by Tina K (Mia's Breeder)
After running up to the house and waking me, we went out to watch the birth. We kneeled outside the stall, peeking over whenever we thought it was safe. Suddenly, I looked over the edge of the stall to see a very tiny baby curled up in the straw. I scrambled into the stall to see a foal the size of a medium-sized dog, weighing around 25 pounds. The first thing I noticed other than its tiny stature was that it wasn't breathing, and appeared dead. By this time I realized that Khallie was having twins, and that there was a good chance neither one would live. I started to administer CPR; breathing through its nostrils and compressing the heart. Occasionally I felt a heartbeat as I rubbed, and suddenly the foal took a little gasp and started breathing on its own.
For the next hour, my daughter and I just cried because of how much we had wanted Khallie's baby, and just how perfect it was. It was a filly, and she was pitch black with a stripe down her perfect Arab face and three white socks. Just what I wanted, but she was far too small. Khallie's other babies had been four times the size of this one. Almost exactly an hour after the first one, the second baby came. This was a bay filly with a small star on her forehead who was three times larger than her sister. I gave her the same treatment as the first, but even after fifteen minutes I hadn't felt so much as a heartbeat. In the end, we removed the foal from the stall and sat down to just stare at the living one. She was still breathing just fine and would even make an attempt to get up every now and then, but her muscles weren't nearly strong enough. Erin finally suggested that perhaps she should hold Khallie still and I would lift the filly up to get a drink. We both knew there was almost no way she would live, but we wanted to at least give her a fighting chance.
Khallie knew something was wrong this entire time, because she was acting more distant than usual, but she allowed us to get the filly to nurse. It didn't take long for her to figure out how because she was so hungry, and she managed to fill her tiny stomach pretty well. For the next few hours we just sat in the stall, getting her to nurse a few more times before I sent my daughter to bed. I had already gotten some sleep, after all; she had been up all night.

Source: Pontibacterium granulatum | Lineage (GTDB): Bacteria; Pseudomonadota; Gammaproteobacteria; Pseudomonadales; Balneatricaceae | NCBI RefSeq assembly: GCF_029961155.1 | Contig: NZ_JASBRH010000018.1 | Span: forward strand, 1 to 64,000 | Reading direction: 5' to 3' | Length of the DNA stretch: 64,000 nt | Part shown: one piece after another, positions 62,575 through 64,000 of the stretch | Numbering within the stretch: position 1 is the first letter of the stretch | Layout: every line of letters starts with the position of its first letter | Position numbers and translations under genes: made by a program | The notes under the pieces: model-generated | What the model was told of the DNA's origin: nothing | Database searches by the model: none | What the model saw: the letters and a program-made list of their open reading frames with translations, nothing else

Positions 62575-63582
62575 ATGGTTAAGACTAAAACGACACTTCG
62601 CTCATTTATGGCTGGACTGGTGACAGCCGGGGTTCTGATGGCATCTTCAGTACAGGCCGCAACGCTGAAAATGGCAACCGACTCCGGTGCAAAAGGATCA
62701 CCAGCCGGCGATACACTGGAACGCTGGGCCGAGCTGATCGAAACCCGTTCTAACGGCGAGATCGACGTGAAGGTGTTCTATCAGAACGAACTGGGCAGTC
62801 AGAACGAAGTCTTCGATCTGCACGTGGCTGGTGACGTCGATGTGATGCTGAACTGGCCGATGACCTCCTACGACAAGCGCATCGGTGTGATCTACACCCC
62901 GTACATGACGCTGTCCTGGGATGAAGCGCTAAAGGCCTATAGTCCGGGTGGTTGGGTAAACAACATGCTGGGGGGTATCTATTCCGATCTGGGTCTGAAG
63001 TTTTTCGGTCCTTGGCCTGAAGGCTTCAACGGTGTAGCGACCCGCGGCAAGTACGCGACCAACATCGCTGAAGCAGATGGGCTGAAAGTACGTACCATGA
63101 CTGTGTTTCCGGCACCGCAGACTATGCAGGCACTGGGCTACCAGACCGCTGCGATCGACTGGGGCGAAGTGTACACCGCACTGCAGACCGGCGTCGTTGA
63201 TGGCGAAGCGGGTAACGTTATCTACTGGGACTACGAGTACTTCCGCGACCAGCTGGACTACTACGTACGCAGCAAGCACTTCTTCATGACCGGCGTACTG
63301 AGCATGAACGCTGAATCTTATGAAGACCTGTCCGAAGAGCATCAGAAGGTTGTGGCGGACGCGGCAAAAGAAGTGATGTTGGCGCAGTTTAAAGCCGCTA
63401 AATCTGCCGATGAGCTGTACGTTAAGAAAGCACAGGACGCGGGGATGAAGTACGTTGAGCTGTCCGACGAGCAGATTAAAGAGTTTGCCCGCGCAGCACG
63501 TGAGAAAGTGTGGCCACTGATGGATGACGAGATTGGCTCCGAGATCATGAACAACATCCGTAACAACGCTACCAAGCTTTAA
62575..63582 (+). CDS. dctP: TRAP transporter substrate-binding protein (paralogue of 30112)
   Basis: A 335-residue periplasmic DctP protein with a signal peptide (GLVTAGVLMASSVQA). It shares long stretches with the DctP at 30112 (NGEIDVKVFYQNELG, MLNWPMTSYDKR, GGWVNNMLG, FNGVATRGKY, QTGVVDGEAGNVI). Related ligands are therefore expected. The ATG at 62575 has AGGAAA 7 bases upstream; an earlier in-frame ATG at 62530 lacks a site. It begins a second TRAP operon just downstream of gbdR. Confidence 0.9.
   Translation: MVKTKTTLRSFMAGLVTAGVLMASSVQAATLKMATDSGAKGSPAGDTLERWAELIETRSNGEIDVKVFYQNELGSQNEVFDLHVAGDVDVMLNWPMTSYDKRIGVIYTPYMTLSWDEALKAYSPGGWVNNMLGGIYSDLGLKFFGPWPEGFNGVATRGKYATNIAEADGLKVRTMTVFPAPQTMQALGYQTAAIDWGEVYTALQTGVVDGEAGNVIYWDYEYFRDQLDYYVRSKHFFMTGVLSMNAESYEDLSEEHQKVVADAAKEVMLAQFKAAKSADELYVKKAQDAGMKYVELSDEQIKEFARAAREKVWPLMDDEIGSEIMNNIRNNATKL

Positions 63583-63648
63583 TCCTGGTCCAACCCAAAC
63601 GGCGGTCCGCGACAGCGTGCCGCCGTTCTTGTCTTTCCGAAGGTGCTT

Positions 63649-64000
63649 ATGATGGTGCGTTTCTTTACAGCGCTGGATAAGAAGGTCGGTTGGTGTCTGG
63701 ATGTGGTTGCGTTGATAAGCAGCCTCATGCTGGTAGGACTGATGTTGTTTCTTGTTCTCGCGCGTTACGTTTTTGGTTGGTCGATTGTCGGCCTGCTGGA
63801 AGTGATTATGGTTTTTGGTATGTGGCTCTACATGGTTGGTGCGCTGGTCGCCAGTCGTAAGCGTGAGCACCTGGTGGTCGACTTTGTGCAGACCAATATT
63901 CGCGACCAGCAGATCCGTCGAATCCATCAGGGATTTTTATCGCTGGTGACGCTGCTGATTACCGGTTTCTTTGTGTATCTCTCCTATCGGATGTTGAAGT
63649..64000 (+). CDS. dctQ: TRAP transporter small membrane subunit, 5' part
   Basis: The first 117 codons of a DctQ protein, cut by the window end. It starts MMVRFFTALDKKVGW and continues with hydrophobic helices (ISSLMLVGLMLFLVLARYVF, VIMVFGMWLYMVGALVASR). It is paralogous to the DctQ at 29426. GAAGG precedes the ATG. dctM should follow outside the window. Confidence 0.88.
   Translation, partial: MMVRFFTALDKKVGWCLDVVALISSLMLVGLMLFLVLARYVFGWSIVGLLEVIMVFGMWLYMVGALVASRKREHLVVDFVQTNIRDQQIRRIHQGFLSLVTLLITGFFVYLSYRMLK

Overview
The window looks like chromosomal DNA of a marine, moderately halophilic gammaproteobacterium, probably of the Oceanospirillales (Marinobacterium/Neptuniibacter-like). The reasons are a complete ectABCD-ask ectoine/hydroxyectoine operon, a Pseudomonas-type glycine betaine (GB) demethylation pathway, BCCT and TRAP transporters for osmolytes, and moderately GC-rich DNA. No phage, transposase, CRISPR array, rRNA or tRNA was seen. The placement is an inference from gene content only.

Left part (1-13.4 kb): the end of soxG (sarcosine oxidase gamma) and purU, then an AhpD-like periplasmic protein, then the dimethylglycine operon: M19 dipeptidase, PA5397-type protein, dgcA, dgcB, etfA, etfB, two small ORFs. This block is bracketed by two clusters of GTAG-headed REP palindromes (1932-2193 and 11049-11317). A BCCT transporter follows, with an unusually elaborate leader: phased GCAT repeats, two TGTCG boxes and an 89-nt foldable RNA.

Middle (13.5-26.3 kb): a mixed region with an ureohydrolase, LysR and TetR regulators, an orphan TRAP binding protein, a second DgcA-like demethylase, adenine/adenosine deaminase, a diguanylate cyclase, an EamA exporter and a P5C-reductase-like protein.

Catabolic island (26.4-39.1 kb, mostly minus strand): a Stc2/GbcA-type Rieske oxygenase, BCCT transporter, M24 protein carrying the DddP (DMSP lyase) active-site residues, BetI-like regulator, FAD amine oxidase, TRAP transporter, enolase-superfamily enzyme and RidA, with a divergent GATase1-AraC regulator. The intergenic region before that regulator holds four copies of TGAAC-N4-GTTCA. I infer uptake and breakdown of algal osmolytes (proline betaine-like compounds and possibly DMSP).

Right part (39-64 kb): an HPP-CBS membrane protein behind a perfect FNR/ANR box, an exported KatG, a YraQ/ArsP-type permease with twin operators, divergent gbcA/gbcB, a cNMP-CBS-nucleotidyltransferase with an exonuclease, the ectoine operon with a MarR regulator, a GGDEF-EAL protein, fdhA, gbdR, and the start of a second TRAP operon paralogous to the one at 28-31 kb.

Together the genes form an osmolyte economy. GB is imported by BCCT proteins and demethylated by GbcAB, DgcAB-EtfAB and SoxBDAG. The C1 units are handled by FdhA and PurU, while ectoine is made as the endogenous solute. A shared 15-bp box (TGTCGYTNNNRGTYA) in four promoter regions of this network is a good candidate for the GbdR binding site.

The next morning I ran in to wake Erin up and send her to the veterinarian's office in town. The filly had stopped drinking now and I wanted Erin to get a bottle. When she returned with it, I started to try and milk Khallie. Luckily, she stood still for this and I managed to get a couple inches of milk into the bottle. This had to happen for the next few feedings, until she could drink off her mother again.
Improvements started coming quickly after this. If we stood her up and let go, she could stay standing for a few moments, but she sank very low on her back legs because of the lack of muscle. It wasn't until the second day that she managed to get up on her own, but the process wore her out so much that she didn't stay up long. Erin and I had to do the work of holding Khallie still and nudging the filly in the right direction, and even hold her up if she got too tired but hadn't gotten enough to drink. We also had to give her an enema because it was so hard for her to go to the bathroom the first time. On the third night, Erin watched her stand up and get a drink on her own for the very first time.
The following day we led Khallie out into an empty pasture and carried the filly out after her. We figured it was best to let her move around and get some exercise, but we only stayed out for twenty minutes at a time. That was more than enough for her, she was exhausted by the time we carried her back to the stall.
Her personality probably had a lot to do with her survival, because she has been a fighter since the day of her birth. After a couple weeks, we placed her in a tiny pen with the other three babies born that year for a comparison. She could have easily walked under her oldest brother, Spirit, but she seemed to like him the most. The funniest part was that she kept flattening her ears towards them, and I could just imagine her saying, "What are you looking at?"
The best part was coming up with her name. We wanted it to be something special to signify the struggle she had lived through, so we finally decided on BL Khemos Miracle. Khallie is a Khemosabi granddaughter, so we wanted his name somewhere in our baby's, and Miracle is self-explanatory. For short, we call her Mia, which we loved the moment we said it. All in all, Mia really is a miracle and even if I live to be 300 years old, I will never forget her.